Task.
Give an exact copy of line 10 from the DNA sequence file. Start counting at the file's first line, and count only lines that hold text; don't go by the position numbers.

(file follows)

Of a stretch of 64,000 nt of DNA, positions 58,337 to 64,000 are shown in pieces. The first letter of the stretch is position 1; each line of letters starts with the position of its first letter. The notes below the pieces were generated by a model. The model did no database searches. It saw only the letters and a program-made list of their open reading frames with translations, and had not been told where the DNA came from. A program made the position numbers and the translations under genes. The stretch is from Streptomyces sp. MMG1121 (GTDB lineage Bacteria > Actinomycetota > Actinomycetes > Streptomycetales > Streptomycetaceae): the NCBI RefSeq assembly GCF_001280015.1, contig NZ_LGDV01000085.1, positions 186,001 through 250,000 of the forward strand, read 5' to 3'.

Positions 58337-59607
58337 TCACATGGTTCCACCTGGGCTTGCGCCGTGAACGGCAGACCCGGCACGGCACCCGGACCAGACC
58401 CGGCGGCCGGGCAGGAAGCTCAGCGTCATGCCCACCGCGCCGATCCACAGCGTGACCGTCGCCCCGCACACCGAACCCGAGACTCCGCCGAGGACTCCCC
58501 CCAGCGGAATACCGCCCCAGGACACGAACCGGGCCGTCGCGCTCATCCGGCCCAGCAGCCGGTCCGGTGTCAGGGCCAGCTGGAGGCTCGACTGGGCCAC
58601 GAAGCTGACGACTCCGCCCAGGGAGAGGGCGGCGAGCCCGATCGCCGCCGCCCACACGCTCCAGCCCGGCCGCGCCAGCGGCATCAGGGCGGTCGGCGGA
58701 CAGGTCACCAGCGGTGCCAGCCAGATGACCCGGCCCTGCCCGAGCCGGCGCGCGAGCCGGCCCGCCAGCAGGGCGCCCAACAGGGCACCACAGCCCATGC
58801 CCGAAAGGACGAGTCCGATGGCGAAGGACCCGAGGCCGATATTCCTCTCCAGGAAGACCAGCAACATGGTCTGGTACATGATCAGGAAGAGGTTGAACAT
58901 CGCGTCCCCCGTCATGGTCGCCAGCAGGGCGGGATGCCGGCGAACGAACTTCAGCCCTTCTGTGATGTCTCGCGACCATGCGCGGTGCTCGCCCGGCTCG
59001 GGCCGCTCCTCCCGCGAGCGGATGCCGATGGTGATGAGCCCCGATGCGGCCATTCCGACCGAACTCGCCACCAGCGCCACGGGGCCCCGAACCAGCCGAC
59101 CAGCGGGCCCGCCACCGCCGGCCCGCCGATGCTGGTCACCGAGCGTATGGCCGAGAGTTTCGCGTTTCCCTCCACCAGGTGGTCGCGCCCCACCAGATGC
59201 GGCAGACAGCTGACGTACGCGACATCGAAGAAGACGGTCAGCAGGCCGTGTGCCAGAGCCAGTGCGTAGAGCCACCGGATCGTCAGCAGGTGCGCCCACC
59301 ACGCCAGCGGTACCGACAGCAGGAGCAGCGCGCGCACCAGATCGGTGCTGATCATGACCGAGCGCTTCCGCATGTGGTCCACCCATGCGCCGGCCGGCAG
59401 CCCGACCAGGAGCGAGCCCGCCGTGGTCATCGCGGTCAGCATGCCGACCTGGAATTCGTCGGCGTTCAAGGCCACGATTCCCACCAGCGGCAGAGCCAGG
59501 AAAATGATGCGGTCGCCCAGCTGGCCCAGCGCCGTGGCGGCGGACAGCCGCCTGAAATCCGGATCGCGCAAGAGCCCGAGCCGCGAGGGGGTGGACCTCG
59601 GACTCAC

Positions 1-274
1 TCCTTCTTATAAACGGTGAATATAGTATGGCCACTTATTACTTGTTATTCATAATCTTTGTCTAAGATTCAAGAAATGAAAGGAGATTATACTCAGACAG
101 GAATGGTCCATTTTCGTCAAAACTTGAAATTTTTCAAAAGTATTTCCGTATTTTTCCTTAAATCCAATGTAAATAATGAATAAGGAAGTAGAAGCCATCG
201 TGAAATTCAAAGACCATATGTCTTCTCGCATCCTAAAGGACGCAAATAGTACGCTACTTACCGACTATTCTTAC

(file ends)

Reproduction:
59001 GGCCGCTCCTCCCGCGAGCGGATGCCGATGGTGATGAGCCCCGATGCGGCCATTCCGACCGAACTCGCCACCAGCGCCACGGGGCCCCGAACCAGCCGAC